After cutting short his latest campaign swing, President Barack Obama told the nation the government is prepared for Hurricane Sandyís landfall but told the public to expect a difficult cleanup.
ďIím confident that weíre ready, but I think the public needs to prepare for the fact that itís going to take a long time to clean up. The good news is we will clean up and weíll get through this,Ē Obama told reporters in a rare appearance in the White House briefing room.
Obama, asked about the effect on the election, said that wasnít his priority.
ďIím not worried at this point about the impact on the election. Iím worried about the impact on families, Iím worried about the impact on our first responders, Iím worried about the impact on our economy and transportation. The election will take care of itself next week,Ē he said.
Obama has scrambled his schedule to focus on the hurricane. He said that he has called all of the governors in the region, and he reported that at this point, their needs have been met and assets are prepositioned. But the president warned that it would take a while to get power back and transportation networks back up.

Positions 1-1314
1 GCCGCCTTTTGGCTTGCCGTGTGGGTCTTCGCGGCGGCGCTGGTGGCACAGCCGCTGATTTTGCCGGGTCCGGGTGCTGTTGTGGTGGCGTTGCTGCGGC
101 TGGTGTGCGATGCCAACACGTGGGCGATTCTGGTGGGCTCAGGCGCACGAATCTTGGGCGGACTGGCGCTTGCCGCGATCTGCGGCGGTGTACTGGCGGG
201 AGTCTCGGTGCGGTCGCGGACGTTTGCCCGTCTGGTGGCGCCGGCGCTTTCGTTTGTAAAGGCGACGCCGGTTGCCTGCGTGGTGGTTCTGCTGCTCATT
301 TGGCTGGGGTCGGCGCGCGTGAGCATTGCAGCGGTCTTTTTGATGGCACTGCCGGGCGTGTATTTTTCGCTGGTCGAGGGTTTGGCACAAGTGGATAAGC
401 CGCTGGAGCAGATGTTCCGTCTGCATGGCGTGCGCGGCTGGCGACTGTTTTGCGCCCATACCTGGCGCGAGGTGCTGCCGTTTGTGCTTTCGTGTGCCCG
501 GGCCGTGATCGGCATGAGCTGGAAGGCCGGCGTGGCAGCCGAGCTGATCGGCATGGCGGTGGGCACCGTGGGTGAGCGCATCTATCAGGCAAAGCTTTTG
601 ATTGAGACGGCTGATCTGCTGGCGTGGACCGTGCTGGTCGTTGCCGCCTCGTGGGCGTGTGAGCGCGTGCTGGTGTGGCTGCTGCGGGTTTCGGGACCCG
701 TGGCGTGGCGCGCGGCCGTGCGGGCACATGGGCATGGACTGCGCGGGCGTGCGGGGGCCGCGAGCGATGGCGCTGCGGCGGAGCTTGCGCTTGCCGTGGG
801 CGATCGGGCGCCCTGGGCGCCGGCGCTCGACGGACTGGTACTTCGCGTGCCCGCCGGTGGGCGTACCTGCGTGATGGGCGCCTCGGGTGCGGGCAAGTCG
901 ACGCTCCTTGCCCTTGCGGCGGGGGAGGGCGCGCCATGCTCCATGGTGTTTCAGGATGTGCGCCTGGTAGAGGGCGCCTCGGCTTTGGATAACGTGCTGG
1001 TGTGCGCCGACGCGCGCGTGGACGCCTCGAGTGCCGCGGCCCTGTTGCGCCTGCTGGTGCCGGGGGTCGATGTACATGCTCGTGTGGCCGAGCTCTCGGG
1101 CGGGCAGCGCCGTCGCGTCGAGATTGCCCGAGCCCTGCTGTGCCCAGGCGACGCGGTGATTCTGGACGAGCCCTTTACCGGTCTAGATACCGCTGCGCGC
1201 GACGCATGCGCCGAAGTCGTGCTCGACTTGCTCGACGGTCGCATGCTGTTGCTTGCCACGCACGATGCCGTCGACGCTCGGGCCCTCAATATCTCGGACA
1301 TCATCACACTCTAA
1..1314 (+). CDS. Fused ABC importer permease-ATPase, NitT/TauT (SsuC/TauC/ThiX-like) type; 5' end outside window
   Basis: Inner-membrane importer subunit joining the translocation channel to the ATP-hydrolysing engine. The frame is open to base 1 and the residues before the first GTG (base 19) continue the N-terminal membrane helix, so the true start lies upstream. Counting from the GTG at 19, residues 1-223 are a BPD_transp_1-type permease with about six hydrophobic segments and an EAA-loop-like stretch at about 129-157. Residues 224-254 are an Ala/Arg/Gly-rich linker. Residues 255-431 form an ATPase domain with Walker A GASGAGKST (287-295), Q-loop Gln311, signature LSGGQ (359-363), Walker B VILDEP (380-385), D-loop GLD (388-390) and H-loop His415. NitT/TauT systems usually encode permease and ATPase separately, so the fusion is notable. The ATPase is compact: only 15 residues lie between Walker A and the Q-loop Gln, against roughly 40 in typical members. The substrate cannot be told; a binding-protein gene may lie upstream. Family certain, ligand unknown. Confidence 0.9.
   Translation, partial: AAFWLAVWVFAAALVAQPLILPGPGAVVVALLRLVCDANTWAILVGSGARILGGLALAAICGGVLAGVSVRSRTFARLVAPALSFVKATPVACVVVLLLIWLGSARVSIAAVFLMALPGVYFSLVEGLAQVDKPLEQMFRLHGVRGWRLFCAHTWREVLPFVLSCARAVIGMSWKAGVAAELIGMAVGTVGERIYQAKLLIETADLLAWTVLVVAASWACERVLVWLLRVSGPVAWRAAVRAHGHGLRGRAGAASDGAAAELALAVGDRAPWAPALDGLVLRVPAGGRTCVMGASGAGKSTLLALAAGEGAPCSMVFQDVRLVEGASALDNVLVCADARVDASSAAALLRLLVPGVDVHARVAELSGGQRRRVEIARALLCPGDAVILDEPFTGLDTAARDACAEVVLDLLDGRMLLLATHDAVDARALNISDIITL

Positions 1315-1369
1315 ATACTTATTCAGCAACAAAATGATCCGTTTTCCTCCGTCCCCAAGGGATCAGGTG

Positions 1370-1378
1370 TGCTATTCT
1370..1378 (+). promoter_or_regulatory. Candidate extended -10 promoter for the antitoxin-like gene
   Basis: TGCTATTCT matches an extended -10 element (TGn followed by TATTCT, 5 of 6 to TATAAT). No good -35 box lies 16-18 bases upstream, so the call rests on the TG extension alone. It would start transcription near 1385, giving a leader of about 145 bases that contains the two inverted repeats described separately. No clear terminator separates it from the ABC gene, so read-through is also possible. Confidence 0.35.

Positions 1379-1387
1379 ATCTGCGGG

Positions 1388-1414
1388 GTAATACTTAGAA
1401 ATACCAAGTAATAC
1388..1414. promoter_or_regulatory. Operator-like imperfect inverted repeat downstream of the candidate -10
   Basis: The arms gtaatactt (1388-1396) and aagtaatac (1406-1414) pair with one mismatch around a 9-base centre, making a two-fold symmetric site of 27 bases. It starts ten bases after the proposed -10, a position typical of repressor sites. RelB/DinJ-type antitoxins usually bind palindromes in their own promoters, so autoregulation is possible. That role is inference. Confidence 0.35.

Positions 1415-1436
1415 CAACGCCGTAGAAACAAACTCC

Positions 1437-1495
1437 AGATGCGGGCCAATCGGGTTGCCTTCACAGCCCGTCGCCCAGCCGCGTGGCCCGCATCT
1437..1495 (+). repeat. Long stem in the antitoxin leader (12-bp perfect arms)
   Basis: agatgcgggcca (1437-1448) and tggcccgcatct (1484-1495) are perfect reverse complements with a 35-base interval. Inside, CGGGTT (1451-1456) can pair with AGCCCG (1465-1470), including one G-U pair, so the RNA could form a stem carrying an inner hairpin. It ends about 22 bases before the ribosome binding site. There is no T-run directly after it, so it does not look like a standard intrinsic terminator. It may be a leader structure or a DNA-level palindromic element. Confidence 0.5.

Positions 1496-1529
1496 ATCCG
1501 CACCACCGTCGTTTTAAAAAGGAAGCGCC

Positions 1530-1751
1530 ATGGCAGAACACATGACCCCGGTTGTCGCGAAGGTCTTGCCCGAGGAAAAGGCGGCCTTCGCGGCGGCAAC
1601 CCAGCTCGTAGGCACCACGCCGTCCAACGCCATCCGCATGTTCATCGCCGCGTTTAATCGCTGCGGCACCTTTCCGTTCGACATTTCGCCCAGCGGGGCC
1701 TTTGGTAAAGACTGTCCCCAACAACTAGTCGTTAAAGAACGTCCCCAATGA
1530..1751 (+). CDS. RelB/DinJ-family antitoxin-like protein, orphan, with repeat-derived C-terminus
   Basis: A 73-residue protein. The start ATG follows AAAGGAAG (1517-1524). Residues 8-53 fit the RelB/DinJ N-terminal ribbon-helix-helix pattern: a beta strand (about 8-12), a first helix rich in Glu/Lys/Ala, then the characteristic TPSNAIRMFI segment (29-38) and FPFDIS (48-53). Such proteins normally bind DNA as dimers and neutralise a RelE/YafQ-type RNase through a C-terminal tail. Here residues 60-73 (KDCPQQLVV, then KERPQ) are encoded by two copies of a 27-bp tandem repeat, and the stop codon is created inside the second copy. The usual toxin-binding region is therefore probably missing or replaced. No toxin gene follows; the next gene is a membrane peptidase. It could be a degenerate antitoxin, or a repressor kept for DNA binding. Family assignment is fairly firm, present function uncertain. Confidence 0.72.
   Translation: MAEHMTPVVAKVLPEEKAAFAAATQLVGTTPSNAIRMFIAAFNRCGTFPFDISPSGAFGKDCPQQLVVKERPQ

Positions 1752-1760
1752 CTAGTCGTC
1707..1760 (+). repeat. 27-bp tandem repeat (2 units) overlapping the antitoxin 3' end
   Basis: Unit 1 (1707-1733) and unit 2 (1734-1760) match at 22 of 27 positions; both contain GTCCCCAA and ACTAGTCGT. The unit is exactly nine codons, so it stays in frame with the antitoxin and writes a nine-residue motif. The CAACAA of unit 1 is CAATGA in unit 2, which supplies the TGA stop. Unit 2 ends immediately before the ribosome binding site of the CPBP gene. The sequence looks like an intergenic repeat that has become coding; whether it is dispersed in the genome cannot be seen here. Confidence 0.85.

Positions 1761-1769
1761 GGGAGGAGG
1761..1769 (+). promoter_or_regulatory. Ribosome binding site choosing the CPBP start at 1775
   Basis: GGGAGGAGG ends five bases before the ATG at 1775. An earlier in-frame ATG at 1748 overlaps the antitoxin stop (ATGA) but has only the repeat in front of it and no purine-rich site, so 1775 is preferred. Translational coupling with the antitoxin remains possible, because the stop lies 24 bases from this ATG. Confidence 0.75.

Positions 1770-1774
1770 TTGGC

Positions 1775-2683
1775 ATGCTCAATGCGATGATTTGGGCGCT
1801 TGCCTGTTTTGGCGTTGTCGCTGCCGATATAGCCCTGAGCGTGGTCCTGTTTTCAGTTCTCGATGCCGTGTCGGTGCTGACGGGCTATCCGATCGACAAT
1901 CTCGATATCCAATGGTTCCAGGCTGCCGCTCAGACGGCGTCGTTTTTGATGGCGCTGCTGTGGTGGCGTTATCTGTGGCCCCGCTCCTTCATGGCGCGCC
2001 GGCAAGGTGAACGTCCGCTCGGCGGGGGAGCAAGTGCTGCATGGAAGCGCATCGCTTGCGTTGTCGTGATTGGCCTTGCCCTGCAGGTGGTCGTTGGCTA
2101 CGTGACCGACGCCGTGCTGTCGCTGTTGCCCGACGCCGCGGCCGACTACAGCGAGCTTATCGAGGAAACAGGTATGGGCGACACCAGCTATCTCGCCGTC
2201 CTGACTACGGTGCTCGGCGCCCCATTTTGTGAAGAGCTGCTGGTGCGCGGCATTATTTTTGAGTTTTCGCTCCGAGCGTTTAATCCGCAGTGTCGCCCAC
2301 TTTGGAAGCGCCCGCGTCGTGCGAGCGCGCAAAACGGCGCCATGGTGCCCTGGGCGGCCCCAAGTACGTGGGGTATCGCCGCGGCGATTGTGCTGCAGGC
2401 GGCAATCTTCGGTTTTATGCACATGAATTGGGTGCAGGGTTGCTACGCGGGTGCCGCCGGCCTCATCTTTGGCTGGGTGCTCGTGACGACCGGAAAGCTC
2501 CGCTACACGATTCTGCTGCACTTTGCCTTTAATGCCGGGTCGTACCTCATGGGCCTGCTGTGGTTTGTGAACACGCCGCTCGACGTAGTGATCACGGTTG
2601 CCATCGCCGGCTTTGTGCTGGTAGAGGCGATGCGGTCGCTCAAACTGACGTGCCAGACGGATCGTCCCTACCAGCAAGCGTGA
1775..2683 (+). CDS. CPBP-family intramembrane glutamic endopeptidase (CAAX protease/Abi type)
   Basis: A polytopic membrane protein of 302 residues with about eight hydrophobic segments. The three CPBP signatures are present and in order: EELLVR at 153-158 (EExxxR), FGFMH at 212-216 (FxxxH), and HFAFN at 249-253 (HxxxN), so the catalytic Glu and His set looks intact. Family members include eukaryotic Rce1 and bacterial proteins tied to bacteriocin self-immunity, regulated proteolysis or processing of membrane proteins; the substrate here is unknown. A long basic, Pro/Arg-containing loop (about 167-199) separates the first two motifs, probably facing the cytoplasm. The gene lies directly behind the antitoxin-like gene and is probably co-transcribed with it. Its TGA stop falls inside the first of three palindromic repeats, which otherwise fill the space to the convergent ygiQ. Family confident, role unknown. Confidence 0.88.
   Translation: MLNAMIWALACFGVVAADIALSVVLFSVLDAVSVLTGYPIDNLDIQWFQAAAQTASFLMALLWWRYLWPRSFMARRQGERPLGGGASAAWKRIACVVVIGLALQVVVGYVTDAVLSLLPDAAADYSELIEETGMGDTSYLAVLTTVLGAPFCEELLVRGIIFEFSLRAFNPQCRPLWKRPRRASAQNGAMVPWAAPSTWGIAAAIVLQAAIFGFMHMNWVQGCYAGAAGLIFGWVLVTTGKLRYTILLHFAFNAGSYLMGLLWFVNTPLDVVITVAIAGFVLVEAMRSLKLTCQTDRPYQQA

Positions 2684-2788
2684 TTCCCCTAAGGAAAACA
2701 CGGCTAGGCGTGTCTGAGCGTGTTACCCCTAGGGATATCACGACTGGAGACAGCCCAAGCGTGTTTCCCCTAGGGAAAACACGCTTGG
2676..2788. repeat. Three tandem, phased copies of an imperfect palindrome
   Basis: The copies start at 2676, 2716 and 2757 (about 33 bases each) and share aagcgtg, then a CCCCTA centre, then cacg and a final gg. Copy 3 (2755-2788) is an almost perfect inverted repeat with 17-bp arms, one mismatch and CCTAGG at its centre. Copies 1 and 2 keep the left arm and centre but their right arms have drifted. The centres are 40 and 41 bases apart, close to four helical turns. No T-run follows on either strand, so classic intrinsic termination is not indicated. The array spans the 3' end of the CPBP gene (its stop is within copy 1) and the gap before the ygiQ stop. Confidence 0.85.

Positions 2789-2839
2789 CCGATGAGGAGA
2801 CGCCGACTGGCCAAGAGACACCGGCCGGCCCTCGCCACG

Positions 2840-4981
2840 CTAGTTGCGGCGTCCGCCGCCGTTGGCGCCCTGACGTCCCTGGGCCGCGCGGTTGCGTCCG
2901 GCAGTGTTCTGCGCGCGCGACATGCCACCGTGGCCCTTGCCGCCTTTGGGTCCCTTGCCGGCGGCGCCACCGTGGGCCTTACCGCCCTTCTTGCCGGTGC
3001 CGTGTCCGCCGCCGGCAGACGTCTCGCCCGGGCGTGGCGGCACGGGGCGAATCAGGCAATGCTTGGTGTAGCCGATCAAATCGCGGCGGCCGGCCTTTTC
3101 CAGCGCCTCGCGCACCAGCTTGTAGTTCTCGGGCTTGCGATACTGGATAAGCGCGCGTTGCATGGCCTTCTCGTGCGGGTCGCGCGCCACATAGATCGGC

He also told people to listen to their local authorities and to respond to their requests without delay.
ďIf the publicís not following instructions ... that means we could have fatalities that could have been avoided,Ē he warned.
And Obama said he was confident the nation would pull together.
ďThis is going to be a big storm, itís going to be a difficult storm. The great thing about America is when we go through tough times like this we all pull together. ... We set aside whatever issues we have to make sure we respond appropriately.Ē
The Obama campaign also used its email list to send out a message to supporters warning them about the storm. Instead of asking for donations to the campaign, however, Obama directs people to Ready.gov for storm preparation and to the Red Cross for relief donations.